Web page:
5 Best Songs on Sam Smith’s ‘The Thrill of It All’
With ‘The Thrill of It All,’ Sam Smith goes back to the future and finds the soul of his new album.
By Sarah Kuta on November 3, 2017
By Scott T. Sterling
With The Thrill of It All, Sam Smith goes back to the future and finds the soul of his new album.
On the long-awaited follow-up to his smash 2014 debut, In the Lonely Hour, Smith has unearthed inspiration in classic sounds from the past, mining ’50s and ‘60s R&B, gospel and Motown for arrangements and textures displayed across the new full-length. Given his powerful vocals, referencing the building blocks of his music is a wise and fruitful move.
In addition to the retro leanings, the new album also shows that Smith can still slay a simple ballad, wringing deep, palpable emotions from the most minimal arrangements with his voice.
Most surprising of all, a couple of tracks even showcase moments that recall (wait for it) Radiohead.
The Thrill of It All is packed with highlights, remaining engaging throughout the 10 tracks (14 on the special edition) with strong songwriting and passionate performances.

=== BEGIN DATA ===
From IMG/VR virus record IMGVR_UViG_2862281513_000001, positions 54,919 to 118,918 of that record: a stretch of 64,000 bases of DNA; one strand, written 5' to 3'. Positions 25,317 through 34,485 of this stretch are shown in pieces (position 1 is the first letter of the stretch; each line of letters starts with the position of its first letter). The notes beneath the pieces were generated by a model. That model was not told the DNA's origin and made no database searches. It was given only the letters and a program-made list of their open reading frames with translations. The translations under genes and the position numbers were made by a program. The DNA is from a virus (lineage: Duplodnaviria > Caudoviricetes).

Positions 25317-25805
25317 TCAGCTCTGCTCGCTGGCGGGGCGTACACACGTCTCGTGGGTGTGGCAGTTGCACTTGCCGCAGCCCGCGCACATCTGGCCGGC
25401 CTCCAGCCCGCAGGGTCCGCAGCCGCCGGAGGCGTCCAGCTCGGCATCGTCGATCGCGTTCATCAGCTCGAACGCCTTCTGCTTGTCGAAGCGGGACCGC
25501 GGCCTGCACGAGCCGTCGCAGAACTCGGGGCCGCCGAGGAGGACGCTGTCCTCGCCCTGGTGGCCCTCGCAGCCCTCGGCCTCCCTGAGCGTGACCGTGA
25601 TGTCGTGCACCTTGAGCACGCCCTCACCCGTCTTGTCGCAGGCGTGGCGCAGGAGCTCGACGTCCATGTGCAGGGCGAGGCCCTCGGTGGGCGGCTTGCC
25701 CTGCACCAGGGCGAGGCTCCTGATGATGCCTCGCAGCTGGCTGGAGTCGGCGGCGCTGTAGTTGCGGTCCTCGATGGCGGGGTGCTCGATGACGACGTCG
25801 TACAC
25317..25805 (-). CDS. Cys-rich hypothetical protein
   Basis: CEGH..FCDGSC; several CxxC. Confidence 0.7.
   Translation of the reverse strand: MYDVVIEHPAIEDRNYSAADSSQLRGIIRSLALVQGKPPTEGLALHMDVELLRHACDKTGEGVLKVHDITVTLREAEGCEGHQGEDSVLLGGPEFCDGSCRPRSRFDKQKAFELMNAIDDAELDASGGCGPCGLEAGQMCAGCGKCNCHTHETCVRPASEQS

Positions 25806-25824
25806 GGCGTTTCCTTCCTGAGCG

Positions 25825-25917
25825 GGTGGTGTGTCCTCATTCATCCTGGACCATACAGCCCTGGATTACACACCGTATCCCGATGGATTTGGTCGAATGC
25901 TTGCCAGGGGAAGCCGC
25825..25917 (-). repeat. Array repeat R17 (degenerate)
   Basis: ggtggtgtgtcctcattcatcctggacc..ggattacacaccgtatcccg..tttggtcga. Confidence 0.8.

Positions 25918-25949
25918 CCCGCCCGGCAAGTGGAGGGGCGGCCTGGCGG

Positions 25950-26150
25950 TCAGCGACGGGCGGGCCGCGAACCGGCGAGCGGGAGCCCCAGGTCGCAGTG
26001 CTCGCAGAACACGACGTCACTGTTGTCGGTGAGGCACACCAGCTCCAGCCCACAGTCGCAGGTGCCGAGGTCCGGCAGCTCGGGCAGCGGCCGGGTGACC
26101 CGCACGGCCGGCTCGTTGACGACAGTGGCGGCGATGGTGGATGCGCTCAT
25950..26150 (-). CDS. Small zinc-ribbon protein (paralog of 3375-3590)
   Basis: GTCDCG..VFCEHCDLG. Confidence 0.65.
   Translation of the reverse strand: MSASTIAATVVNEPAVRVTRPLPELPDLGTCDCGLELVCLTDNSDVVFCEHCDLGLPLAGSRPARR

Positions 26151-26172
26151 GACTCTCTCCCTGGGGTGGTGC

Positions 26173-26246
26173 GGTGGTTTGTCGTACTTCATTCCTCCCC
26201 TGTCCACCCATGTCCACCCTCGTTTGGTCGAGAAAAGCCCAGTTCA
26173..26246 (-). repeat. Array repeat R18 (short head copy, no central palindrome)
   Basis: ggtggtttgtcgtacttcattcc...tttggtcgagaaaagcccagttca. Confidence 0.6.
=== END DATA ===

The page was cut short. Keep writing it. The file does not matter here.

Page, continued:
Smith’s heart is splayed all over the lyrically intimate album, sharing moments of heartbreak and remorse that can be readily felt between the music’s grooves.
Here are our five favorite songs on Sam Smith’s The Thrill of It All:
This nostalgic track hearkens back to early ’60s R&B, matching a vibrato guitar line with warm Motown horns. Smith’s soaring voice supported by old-school backing vocals augment the song’s timeless vibe. It also reminds some listeners of Radiohead’s “Creep.”
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This song oozes with that classic Sam Smith, his emotive vocals wrapped around a piano melody as he sings about a brutal breakup that left him smoking packs of cigarettes a day.
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“Baby, You Make Me Crazy”
This jaunty track digs up more ‘60s Motown vibes, with Smith getting over a breakup with a fun night out dancing with his friends. A big, brassy horn section and gospel chorus power this feel-good track.
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This quiet ballad marries Smith’s voice to a sparse guitar melody. The song displays an unexpected Radiohead feeling with a mournful falsetto chorus not unlike some of Thom Yorke and company’s quieter moments.
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This Timbaland production encapsulates the spirit of The Thrill of All. Driven by Smith’s control over his powerhouse voice matched with a gospel choir and orchestral swells, “Pray” is genuine show-stopping number that’s sure to bring the house down in concert. Much like “Too Good at Goodbyes,” it showcases the distinctive niche Smith has carved for himself in the pop landscape.
“Pray” contains explicit lyrics, listen to it now at Radio.com.